I don’t think it’s quite on a par with the Yorvik museum in York in this regard, for instance, where you get a better sense, I feel, of what Viking York might have been like a thousand years ago – stronger smells and all.
Just across the way in an old dry dock, lies the SS Nomadic, a much smaller ship, but which allows you to explore more of what it must have been like aboard the Titanic on its only voyage. The styling and the sense of the pre-war period is evocative.
So overall, I think the Titanic Experience does a good job. It’s well put together with lots of detail. There is plenty to keep people of all ages occupied for a couple of hours, on several levels. You get a strong sense, too, of how fundamental ship building is to Belfast, the industry which turned a small town into a boom town in the 19th century.
Overall I would give it 7.5 out of 10.
copyright Leofwine Tanner 2019
There’s a picture
it’s been hanging on my wall
You know it tells a story
the truth of it all
Now it’s time to tell you
with the sun streaming in
After all the silent years
I should begin
For love is like the summer time
in the northern lands
This cold barren soil
through my hands:
And we shall never pass this way
So how long did she stand? I don’t know.
Waiting – those poor women –
for a tall mast to show
Yes, he was a treasure
fresh flowers in the jar
Cap in hand, feet ten and two
like an evening star
Most nights she takes the air
down by the sea
Out there she can feel him
where the ocean sets her free
For love is a precious time
a sacred space
Give into the water
and its healing grace
And we shall always have this day
copyright Leofwine Tanner 2019
It’s hard to believe that around this time last year we were basking in temperatures around 30 degrees centigrade in ‘dear old Blighty’.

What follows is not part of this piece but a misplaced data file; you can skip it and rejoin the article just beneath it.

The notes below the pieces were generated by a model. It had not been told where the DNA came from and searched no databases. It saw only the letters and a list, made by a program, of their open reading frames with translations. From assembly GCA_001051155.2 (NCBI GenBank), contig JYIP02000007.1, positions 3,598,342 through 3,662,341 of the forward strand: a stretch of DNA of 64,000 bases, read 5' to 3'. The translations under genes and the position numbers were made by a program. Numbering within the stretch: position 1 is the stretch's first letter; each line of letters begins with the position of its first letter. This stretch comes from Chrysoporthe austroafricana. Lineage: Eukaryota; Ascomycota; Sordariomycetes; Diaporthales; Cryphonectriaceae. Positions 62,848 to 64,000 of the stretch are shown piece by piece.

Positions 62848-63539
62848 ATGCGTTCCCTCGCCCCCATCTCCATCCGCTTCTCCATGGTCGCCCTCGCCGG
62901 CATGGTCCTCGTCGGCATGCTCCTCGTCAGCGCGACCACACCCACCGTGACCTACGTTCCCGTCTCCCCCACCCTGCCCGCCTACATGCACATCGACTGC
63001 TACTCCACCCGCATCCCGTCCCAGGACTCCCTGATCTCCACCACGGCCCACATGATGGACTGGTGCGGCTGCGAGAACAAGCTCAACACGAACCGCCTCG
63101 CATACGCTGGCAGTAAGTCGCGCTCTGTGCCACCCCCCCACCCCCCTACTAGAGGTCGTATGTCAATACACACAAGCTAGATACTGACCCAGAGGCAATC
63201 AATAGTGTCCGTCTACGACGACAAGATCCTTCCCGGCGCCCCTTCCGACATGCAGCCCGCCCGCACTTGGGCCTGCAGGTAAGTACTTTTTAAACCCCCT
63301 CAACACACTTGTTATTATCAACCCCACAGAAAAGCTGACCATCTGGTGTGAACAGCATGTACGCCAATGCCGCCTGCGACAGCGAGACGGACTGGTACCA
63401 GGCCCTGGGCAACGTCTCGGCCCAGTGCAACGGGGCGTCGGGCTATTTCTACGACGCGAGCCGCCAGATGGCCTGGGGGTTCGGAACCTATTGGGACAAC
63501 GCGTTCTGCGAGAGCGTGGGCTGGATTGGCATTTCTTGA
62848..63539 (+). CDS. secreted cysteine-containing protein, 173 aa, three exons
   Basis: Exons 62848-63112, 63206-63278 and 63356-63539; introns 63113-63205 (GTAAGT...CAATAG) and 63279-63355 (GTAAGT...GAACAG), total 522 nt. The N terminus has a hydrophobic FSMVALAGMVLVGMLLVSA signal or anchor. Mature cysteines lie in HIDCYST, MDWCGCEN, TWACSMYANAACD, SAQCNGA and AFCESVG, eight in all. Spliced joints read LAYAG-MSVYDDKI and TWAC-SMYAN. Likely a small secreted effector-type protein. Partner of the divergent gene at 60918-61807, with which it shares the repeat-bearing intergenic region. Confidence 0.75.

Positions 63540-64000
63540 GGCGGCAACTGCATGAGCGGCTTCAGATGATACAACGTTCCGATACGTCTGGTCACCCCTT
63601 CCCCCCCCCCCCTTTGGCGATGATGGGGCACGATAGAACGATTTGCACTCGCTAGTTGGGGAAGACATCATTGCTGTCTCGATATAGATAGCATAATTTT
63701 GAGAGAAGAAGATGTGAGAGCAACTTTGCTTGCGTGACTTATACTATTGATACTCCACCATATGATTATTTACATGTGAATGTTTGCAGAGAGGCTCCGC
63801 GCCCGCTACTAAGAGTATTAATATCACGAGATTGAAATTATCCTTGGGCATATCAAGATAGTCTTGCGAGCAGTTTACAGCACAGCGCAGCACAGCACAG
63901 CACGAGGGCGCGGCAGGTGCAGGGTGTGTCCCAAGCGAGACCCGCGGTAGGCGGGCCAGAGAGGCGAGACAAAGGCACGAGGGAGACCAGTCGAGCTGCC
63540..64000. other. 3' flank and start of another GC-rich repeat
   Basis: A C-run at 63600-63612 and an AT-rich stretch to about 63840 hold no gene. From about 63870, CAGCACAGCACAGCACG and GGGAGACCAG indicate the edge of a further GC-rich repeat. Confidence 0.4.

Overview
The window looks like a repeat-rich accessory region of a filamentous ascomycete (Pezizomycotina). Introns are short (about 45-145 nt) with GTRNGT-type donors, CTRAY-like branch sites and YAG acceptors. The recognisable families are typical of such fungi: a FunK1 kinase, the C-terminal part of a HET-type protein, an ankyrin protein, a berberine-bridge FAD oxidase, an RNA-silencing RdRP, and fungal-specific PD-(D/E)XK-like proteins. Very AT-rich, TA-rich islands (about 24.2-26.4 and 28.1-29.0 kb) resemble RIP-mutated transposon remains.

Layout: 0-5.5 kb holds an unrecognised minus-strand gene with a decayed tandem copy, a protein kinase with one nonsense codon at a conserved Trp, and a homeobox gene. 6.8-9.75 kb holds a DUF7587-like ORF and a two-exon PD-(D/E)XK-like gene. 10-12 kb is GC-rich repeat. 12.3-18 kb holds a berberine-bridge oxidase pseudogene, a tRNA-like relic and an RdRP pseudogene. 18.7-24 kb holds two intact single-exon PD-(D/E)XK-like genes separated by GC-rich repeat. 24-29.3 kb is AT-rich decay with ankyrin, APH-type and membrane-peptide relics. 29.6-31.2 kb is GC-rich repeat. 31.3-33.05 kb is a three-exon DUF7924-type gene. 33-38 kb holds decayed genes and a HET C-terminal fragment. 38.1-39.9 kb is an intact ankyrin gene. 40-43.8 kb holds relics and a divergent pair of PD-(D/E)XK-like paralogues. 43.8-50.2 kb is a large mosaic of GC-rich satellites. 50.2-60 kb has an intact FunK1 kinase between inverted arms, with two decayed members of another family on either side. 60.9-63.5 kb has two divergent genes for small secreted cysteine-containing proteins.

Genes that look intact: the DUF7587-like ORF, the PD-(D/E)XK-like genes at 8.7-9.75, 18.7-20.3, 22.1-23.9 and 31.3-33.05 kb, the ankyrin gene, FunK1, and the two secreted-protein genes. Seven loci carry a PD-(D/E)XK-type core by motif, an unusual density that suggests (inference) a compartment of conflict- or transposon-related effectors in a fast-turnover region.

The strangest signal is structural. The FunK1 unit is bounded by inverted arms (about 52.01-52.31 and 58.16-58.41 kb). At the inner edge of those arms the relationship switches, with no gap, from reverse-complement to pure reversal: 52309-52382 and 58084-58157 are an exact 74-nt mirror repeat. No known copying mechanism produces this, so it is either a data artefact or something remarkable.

Today it’s about 10 at best and with the lack of sun and the cool wind it feels more like 4!
That said it got me wondering, laterally as usual, about why the famous ship the Mayflower was called as such.
According to the sources I came across it’s because the original owner of the ship was Florentine (from Florence, Italy) called Guicciardini; the Mayflower, or ‘Giglio’ in Italian, is the symbol of Florence. And the ship was due to set sail, in May.
Oh to set sail for pastures new!
So the Mayflower became the symbol of new beginnings in the so-called New World and is still one America’s greatest cultural icons.
I don’t know for sure but there may be other explanations. At least according to the above its naming had little to do with the Pilgrims who sailed on it, nor indeed Plymouth in western England from where they sailed.
Nevertheless it’s fascinating to hear of people in America who can trace their lineage back to the Mayflower. I will have to look out for examples of this, I would love to speak to some of them.
There is no love on those horizon lines,
nor in the sight of ships
tacking their finite courses to
oblivion, spilling me
So who is it waiting
in the rain, feels its spots
cool on their skin, can smell
its sweet aroma
off the hard hot road, stretching away
around the lonely coast?
poem and picture © copyright David F. Barker 2012
One of these boats is mine,
let’s say this one right here,
and eager for the tide.
So come on, take my hand
I’ll show you around,
there’s no time to lose
because summer’s on its way
and I can feel the warm winds
arrive on this scented ocean air,
promising to take us beyond
that blue-on-blue horizon
to those lands unimagined
in all our dreaming
We shan’t follow the tireless tern
who labours from pole to pole
every year of his life,
merely to survive.
No, ours are the balmy seas
and first port will be St Tropez.
We’ll saunter ’round as if we own it,
then sail slowly on hugging Italy’s leg
all the way to Venice,
where we’ll flop onto chairs in Florian’s,
order the most exorbitant espressos
and demolish bite-sized cakes
And after that? Well,
I propose we simply wander,
let the currents of nature and time
take us where they will.
Because you see, there are no plans,
We’ve earned this shot at life— at living—
this precious smiling space
poem and image © copyright df barker 2012